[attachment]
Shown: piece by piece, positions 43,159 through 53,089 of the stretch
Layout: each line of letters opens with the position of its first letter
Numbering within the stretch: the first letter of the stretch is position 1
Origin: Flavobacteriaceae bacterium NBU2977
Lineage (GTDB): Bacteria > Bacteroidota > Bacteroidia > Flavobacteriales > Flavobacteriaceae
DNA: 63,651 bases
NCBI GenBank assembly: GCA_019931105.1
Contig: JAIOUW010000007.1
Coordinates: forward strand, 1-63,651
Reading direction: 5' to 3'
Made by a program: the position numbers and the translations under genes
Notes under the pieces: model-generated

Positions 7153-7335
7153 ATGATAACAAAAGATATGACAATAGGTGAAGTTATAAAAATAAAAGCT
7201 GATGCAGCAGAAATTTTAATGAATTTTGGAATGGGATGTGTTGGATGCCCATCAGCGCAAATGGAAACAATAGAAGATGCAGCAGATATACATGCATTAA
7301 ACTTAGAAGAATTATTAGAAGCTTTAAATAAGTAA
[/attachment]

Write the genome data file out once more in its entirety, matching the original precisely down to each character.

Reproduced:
Shown: piece by piece, positions 43,159 through 53,089 of the stretch
Layout: each line of letters opens with the position of its first letter
Numbering within the stretch: the first letter of the stretch is position 1
Origin: Flavobacteriaceae bacterium NBU2977
Lineage (GTDB): Bacteria > Bacteroidota > Bacteroidia > Flavobacteriales > Flavobacteriaceae
DNA: 63,651 bases
NCBI GenBank assembly: GCA_019931105.1
Contig: JAIOUW010000007.1
Coordinates: forward strand, 1-63,651
Reading direction: 5' to 3'
Made by a program: the position numbers and the translations under genes
Notes under the pieces: model-generated

Positions 7153-7335
7153 ATGATAACAAAAGATATGACAATAGGTGAAGTTATAAAAATAAAAGCT
7201 GATGCAGCAGAAATTTTAATGAATTTTGGAATGGGATGTGTTGGATGCCCATCAGCGCAAATGGAAACAATAGAAGATGCAGCAGATATACATGCATTAA
7301 ACTTAGAAGAATTATTAGAAGCTTTAAATAAGTAA